The Washington Post

Notable deaths: Ex-wife of Marvin Gaye; Andy Warhol’s brother

Anna Gordy Gaye
singer’s wife

Anna Gordy Gaye, who was married to musical great Marvin Gaye and whose brother founded Motown Records, died Jan. 31 at her home in Los Angeles. She was 92.

The family confirmed her death in a statement. The cause was not disclosed.

Ms. Gordy Gaye’s brother, Berry Gordy, founded the record label in Detroit with a family loan in 1959. He named one Motown subsidiary after his sister — and it was on that subsidiary, Anna, that Marvin Gaye recorded his early work.

He and Ms. Gordy Gaye were married in 1963, when she was 41 and he was 24. She was reportedly the inspiration for the singer’s first Top 10 hit, “Pride and Joy,” in 1963. She contributed two songs to Gaye’s celebrated 1971 album, “What’s Going On.”

They co-wrote several songs before their divorce in 1976. They had one son, Marvin Gaye III, born in 1966.

Marvin Gaye was shot to death in 1984 during an argument with his father.

Ms. Gordy Gaye’s survivors include Berry Gordy and another brother.

Paul Warhola
artist’s brother

Paul Warhola, the elder brother of artist Andy Warhol, died Jan. 29 at a hospital in Aspinwall, Pa. He was 91.

John N. Bauer, director of a funderal home in Aspinwall, outside Pittsburgh, confirmed the death. The cause was not disclosed.

Mr. Warhola owned successful scrap businesses in and near Pittsburgh. Later in life, he made paintings using chicken’s feet. He was a Navy veteran.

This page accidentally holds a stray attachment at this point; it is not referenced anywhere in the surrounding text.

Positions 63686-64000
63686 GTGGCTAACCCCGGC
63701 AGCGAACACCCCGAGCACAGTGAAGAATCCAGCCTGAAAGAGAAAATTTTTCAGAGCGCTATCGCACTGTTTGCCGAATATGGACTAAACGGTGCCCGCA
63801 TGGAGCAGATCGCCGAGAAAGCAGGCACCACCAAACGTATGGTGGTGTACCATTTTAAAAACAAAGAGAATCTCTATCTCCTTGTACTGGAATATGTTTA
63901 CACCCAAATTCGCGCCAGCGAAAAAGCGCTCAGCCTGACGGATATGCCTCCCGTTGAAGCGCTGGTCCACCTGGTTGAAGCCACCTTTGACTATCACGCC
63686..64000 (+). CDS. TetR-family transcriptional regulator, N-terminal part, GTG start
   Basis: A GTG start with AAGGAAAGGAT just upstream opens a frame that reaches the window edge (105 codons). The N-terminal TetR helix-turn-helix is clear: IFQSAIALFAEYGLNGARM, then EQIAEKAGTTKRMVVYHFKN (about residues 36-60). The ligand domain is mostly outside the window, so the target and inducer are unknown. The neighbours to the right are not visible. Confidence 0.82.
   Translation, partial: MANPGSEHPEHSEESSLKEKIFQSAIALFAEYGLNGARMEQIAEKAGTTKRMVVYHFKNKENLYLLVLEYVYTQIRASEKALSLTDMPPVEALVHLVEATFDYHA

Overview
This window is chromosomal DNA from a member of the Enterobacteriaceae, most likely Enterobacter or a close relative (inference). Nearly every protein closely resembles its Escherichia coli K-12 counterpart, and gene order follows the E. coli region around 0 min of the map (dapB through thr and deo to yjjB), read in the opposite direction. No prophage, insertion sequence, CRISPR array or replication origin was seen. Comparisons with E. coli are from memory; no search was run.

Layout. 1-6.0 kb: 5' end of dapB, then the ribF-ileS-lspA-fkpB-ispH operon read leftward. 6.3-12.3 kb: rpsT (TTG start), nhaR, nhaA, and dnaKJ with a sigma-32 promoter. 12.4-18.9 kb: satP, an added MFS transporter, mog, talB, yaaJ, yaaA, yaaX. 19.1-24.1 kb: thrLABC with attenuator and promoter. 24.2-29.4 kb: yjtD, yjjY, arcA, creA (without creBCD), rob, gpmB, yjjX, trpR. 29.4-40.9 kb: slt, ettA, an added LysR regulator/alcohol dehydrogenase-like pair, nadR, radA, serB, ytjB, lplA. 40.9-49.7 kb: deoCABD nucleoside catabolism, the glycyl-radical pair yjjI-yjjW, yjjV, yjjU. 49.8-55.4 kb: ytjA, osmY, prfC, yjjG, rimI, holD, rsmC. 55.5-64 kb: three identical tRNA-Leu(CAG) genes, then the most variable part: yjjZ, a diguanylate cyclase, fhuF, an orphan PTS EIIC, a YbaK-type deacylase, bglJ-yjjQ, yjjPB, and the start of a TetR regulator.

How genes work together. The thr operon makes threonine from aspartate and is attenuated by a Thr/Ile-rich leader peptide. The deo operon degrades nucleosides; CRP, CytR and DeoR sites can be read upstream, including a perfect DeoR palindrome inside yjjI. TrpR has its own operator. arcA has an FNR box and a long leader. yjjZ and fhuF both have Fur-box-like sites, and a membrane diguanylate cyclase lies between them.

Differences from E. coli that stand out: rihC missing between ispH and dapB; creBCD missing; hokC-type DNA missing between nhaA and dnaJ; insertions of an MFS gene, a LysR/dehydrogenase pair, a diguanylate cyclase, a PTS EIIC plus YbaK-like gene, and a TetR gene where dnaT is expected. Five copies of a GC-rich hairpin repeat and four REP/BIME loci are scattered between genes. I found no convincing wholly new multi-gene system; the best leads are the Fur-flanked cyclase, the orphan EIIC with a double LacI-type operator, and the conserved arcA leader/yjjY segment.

Luis Aragones
soccer coach

Luis Aragones, a soccer coach who built the Spanish national team into a global powerhouse, died Feb. 1 at a Madrid hospital. He was 75.

The Spanish soccer federation announced the death. The cause was not disclosed.

Mr. Aragones stepped down as Spain’s national coach after leading the team to its first major title in 44 years at the 2008 European championship.

The Spanish team went on to win the 2010 World Cup and the 2012 European title under his successor, Vicente del Bosque.

— From news services

Most Read

To keep reading, please enter your email address.

You’ll also receive from The Washington Post:
  • A free 6-week digital subscription
  • Our daily newsletter in your inbox

Please enter a valid email address

I have read and agree to the Terms of Service and Privacy Policy.

Please indicate agreement.

Thank you.

Check your inbox. We’ve sent an email explaining how to set up an account and activate your free digital subscription.